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Re: Cross Site Scripting Vulnerabilities - XSS
From: Bill Pennington <billp () boarder org>
Date: Tue, 06 Aug 2002 08:29:08 -0700

Cross posting to webappsec because I know other people will have comments
and suggestions.

I have done more XSS testing that I care to remember.

There are no tool that I am aware of that can accurately test for XSS issues
in a web application. Some scanners have pretty good test for web server and
application server XSS issues (like request
<SCRIPT>alert("foo")</SCRIPT>.jsp and exploit the 404 handler), Nessus and
nikto come to mind.

For XSS testing I use a browser and a cheat sheet, a list of XSS strings to
inject. My testing goes something like this:

Assuming I am looking at a URL based variable, VAR=

1. Determine if the variable is displayed on the screen. Change
VAR=realcontent to VAR=foo. This should generate an error message but it
might not. On the resulting page, view source and search for foo. Note, you
might want to pick a less common string to make searching easier.

If foo is not on the resulting page you can not perform a URL based XSS
attack. The data might be stored and displayed latter though. Keep an eye
out for it :-)

2. See how the application handles "<" and ">". Now change the variable to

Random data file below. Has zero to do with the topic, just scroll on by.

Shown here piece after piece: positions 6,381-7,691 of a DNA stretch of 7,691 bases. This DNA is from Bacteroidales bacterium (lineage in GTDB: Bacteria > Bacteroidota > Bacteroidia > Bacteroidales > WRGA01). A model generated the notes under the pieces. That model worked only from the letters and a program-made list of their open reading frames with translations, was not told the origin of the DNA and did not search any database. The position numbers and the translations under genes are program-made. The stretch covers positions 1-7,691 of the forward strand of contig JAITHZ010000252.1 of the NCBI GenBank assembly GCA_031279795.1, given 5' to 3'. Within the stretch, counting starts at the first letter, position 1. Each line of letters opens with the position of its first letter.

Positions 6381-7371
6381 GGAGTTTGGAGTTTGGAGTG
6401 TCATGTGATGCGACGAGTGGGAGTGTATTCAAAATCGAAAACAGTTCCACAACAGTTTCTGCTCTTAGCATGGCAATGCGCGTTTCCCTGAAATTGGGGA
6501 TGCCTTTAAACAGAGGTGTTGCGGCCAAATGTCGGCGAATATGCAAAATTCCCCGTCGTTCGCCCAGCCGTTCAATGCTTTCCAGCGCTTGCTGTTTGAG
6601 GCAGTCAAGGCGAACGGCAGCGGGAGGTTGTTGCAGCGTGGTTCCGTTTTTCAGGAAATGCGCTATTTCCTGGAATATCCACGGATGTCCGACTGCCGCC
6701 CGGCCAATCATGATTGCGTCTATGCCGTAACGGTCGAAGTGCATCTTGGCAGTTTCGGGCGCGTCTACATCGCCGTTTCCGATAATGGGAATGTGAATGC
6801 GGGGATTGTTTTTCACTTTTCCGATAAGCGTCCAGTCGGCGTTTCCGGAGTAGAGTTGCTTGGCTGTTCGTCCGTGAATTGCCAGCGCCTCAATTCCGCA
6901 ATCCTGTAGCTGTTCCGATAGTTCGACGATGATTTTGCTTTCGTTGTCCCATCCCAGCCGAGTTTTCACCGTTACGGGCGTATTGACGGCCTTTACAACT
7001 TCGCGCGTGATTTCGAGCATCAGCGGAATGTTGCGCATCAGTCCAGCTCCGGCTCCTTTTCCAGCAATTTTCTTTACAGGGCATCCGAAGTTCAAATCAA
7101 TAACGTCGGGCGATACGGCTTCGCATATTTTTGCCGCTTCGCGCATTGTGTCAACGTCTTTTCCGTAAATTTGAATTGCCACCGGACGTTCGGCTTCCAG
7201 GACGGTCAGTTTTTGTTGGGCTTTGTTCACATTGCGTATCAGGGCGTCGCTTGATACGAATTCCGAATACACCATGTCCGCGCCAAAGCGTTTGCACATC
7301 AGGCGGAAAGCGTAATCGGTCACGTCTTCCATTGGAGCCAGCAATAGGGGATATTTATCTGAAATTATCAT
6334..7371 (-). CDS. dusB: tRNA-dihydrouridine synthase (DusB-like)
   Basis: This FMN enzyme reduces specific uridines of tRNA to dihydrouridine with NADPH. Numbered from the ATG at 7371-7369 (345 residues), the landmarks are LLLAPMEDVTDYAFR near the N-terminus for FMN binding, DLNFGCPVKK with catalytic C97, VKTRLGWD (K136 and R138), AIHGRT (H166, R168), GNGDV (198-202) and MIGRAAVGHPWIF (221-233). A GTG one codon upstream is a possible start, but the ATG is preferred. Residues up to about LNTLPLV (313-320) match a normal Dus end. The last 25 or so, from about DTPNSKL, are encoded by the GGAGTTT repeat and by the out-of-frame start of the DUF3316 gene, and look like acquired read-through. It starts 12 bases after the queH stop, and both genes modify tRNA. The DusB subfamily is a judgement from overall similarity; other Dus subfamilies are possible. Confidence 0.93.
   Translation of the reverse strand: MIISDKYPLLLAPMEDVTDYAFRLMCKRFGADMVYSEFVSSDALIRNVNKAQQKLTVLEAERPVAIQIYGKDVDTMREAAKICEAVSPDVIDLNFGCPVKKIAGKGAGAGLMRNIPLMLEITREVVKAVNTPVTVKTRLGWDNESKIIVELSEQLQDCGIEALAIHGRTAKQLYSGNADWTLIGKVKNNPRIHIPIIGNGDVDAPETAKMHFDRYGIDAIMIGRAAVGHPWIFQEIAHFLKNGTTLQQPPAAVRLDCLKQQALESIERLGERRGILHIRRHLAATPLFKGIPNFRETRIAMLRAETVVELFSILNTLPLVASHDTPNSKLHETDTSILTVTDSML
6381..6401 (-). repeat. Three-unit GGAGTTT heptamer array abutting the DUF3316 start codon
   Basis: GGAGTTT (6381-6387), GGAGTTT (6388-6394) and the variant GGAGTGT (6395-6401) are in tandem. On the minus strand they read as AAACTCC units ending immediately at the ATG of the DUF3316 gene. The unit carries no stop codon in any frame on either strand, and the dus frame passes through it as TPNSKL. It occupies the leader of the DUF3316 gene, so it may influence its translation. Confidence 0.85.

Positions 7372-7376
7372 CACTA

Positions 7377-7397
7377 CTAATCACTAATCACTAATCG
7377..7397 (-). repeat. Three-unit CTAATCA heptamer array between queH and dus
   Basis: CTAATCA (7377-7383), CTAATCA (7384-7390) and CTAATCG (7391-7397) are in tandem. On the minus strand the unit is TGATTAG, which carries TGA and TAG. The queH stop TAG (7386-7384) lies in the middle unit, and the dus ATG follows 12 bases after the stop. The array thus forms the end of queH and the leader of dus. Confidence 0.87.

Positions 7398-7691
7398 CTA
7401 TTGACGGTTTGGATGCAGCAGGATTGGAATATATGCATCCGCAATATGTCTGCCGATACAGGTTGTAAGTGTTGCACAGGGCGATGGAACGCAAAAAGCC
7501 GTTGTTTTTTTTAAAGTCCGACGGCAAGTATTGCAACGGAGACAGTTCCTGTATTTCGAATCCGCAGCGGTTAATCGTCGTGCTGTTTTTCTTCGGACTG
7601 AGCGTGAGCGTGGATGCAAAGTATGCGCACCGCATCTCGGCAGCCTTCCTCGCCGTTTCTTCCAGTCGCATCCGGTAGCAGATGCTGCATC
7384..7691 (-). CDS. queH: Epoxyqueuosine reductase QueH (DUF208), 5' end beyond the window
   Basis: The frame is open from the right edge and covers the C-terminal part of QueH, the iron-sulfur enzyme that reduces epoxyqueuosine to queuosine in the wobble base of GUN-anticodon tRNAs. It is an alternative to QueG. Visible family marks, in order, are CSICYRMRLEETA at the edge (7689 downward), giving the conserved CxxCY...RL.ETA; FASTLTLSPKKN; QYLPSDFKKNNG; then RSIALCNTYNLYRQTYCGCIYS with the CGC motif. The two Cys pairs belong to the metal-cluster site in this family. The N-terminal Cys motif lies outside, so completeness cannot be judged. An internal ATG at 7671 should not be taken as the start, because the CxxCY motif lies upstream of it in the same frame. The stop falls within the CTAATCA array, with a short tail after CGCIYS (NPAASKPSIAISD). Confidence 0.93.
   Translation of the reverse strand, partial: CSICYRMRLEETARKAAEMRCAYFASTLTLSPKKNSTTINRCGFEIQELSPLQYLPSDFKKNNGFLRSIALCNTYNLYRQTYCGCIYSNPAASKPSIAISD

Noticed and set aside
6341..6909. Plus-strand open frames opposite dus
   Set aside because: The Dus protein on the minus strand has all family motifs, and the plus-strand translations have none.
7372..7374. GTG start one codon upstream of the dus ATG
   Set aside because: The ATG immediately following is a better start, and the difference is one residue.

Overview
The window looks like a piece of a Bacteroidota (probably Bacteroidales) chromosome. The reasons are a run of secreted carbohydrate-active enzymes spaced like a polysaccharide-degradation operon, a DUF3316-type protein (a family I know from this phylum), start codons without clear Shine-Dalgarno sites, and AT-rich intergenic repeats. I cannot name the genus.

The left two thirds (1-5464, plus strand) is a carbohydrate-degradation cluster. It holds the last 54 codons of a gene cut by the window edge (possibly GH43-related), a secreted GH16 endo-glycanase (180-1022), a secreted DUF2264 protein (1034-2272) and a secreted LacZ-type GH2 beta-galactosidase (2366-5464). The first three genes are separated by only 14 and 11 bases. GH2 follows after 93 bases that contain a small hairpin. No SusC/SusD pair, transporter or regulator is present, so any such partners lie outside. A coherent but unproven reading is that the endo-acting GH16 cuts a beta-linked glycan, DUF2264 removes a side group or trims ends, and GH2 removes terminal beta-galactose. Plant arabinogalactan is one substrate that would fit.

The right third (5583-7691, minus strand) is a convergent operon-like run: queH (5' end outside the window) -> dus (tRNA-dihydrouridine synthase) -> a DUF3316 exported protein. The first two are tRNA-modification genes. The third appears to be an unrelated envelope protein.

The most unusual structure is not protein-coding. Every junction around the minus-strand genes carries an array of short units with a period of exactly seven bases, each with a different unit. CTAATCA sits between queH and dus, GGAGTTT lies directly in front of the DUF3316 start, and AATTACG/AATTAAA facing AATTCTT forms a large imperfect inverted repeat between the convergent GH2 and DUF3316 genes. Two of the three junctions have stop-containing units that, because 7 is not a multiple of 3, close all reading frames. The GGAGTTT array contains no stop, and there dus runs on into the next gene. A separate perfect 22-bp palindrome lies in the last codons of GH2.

VAR=<foo>. Again view source on the returned page and look for <foo>. If
<foo> is present you most likely have an XSS issue. If you see something
like %ltfoo&gt then the variable is not vulnerable.

3, Now you just need to build an actual bit of client code and see if it
gets gets executed. Change VAR= to VAR=<SCRIPT>alert("XSS");</SCRIPT> When
you submit the page you should get a pop-up box that says XSS on your
screen. If you do not get the pop-up, view source and find your string and
make sure the proper syntax is in place. Some variables to put in strange
places and you may need to format your injection string differently. If you
are getting the full string returned to the browser without modification it
is vulnerable, you just need to figure out the proper format. Most likely
you need to close out another tag or a set of quotes before you XSS code is
inserted.

The above steps are a bit redundant but they are part of testing the
application for all known issues, not just XSS. You could just do step 3 but
you might miss a bit of important info along the way. Most automated tools
will only catch the simple XSS attacks, the more difficult ones are passed
over.

Hope that helps!

On 8/3/02 10:52 PM, "Jason binger" <cisspstudy () yahoo com> wrote:

Has anyone on the list done much with testing for XSS
vulnerabilities?

Has anyone written a simple work program to test for
these vulnerabilities that they are happy to
distribute so others can do basic testing for these
vulnerabilities?

There a few papers out on this topic, but none that I
hve seen that really focus on the testing side of
things.

Thanks

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